Have you ever picked out that one perfect tree for your garden and then thought it looks lonely out there? I call it stuck in the one-tree rut. Sometimes Mother Nature plants trees all alone, but more often they are found growing naturally in groves or groups.
When I was living in Georgia, one of my favorite things was that, in almost every front yard and entrances to corporate office buildings, you would find small and sometimes large groves of trees. In most cases they were loblolly pines, native to the area and saved during construction, or newly planted groupings of pines.
These plantings were quite simple, nothing fancy underneath, just a nice clean bed line surrounding the group and a 2- to 3-inch layer of pine straw mulch. There were no flowers, no glamour, or rich colors. So what made these garden areas so appealing?
Preservation of mature trees was certainly a part of it. Saving trees during construction is not easy and the failure rate is typically very high. Low maintenance also makes this type of planting appealing. New plantings are installed, mulched, and watered when necessary. Weed control is generally only necessary when the plantings are young. As the planting matures and the root competition increases, the shade cast below prevents many weeds from growing.
What I found most appealing was the depth and balance these plantings brought to their structures. For a small home a group might consist of only three to five trees planted together and mulched as a group, while at a large corporate building there may be several groups with 30 to 40 trees.
Playful grove design
For most of our homes, small groups are enough. When I lived in Hardin County, one of the first plantings we installed in our front yard was a small group of Katsura trees. We chose small nursery stock, each only 3 feet tall and grown in a 2-gallon nursery container. Five trees were arranged just to the right of the center of our house and forward toward the street. This would normally be an area where you would find one tree planted all alone.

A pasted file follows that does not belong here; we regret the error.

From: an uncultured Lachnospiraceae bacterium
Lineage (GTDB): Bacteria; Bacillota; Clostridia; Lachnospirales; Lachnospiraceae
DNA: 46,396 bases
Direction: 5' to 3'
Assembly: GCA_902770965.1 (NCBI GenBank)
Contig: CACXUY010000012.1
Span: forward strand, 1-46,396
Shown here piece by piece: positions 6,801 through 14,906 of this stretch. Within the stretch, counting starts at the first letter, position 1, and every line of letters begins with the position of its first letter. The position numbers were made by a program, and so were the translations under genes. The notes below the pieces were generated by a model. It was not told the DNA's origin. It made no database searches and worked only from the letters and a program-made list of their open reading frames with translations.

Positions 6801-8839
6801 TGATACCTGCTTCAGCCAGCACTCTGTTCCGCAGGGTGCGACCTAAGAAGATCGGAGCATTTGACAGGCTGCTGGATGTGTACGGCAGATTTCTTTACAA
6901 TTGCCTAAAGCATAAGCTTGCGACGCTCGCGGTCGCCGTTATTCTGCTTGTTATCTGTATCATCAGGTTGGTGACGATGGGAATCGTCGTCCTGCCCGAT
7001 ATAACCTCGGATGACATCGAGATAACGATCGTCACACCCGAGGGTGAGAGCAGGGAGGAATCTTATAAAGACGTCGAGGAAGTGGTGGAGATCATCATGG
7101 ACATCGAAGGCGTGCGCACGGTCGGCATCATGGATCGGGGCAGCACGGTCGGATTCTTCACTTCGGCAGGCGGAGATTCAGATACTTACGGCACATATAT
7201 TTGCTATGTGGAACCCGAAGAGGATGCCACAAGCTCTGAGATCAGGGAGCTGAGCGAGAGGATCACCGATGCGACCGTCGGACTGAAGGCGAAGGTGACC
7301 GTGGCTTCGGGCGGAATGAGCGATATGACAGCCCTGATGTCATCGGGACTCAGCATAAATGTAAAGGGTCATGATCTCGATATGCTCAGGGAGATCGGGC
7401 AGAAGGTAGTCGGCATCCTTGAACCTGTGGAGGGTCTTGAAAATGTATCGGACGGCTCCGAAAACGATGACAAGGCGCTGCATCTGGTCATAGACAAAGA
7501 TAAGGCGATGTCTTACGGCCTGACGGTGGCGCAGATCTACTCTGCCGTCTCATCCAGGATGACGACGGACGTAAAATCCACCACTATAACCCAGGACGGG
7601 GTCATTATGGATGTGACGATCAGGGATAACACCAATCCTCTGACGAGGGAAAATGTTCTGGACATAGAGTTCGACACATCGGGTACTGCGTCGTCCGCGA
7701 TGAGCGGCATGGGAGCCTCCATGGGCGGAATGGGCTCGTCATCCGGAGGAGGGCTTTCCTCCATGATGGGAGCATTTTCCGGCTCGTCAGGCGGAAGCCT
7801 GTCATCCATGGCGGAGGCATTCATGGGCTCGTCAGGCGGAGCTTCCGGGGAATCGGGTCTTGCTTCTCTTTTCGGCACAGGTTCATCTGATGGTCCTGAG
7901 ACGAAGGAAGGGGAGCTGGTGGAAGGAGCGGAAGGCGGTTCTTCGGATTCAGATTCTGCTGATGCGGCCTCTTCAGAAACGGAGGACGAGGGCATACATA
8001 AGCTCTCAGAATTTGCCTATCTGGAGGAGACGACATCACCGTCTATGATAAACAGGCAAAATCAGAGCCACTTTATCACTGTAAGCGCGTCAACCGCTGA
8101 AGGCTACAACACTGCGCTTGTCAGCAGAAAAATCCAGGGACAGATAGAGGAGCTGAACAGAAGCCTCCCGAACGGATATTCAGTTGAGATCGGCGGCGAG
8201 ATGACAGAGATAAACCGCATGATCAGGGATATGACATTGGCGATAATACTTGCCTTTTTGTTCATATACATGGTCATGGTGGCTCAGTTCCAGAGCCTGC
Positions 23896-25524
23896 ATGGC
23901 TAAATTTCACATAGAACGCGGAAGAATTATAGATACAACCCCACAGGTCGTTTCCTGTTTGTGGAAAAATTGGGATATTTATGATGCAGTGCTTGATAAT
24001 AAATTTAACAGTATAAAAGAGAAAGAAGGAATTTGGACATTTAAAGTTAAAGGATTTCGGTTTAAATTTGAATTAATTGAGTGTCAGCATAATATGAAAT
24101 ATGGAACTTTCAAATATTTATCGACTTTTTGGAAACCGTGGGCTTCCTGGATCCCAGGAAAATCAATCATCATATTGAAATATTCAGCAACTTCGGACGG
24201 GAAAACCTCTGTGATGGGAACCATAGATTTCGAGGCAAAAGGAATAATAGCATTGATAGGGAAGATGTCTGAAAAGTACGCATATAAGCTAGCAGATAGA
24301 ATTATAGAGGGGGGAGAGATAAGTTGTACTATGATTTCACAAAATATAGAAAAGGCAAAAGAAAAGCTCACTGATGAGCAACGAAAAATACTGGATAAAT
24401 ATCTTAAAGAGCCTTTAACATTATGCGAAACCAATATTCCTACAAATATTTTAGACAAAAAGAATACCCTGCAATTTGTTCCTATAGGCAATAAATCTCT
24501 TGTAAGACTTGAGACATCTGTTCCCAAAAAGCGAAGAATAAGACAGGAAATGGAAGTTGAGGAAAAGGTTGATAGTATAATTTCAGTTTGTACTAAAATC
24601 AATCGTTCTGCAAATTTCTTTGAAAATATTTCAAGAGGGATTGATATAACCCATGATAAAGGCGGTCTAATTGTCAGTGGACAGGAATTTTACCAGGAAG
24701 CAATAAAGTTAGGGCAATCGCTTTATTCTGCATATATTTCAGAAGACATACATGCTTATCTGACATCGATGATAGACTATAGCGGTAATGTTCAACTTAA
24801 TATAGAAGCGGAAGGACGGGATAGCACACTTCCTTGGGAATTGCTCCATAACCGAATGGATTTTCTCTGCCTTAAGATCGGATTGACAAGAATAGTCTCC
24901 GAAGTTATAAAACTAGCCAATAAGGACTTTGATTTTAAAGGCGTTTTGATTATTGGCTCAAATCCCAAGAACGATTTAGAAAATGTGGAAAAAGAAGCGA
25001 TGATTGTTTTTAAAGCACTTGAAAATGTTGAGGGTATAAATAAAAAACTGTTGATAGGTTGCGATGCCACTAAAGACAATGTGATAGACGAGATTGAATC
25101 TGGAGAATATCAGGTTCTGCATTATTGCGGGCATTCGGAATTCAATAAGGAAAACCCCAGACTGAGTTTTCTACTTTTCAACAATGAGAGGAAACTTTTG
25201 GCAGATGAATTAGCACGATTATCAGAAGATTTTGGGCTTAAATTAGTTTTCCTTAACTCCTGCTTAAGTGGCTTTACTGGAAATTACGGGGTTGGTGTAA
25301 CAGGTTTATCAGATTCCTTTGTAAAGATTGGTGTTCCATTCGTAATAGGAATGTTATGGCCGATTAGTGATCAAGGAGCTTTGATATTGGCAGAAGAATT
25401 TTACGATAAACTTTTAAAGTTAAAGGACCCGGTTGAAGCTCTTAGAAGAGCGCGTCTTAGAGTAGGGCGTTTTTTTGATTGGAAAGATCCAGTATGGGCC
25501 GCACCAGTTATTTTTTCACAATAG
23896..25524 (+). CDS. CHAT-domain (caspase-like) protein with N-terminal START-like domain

The group was mulched so that there was no grass from tree to tree within the group, being careful to not take up too much space. You want the grass to closely approach the outside of the planting and have the most mulched space within the inner canopy. At first, it just looked like an island of mulch in our front yard, but by the next year the trees had grown tremendously and you could see the natural grove begin to appear. We loved it.
When planting a group of trees to look like a natural grove, it is important to not plant them in a straight line. This is the time to be playful. Randomly place the trees within the area chosen and plant them right away before you change your mind.
Choosing trees for groves
When planting a natural grove, it is important to start out with smaller nursery stock. This allows the trees to grow together naturally as they would in the woods. The large trees commonly found in nurseries today with 1-inch or larger trunk caliper are produced in nursery rows and grown to look perfect all alone. When you put this type of material together in a group, it will bring a much more formal or intentional feel to the garden. This is also a very beautiful style of planting and it looks very appropriate in the more formal garden spaces.
The plants you choose for your natural grove also don’t have to be perfect. The trunks can be tilted slightly or have other character flaws, but no structural flaws, and they can have branches lower to the ground. Some gardeners will maintain their grove branched fully to the ground, while others will prune off all the lower branches to see under the planting. It is simply a matter of your personal preference.
Choosing the variety of plants for a grove can be the most challenging job. Choosing evergreens like pine, magnolia, or spruce brings a real Southern feel to a garden space. Planting a grove of flowering trees like dogwood, serviceberry, or crabapple brings a sweet Victorian, almost feminine, feeling to the space when they are in bloom. If you really want that natural feel to the grove, choose a combination of native trees like sassafras, silverbell, or redbud. For a real Oriental flair, choose Japanese maple, a cutleaf beech, or cutleaf alder.
Neighborly tree projects
In neighborhoods like mine, where the houses are close together, you may not feel that you have room for a small grove, but you still can. By working together with a neighbor and developing a grove between your two yards, you can do two things: bring a sense of enclosure to each yard, and elevate the sense of an abrupt change in style as you go from one garden to the next. This more than anything is the greatest advantage of a natural grove of trees in the front of any garden, no matter how large or small.
If you are stuck in the one-tree rut, it’s time to break out and plant a grove of trees. This natural buffer can soften any area where there is a lot going on, whether it is house after house on a busy city street, big corporate buildings, or just clashing garden styles.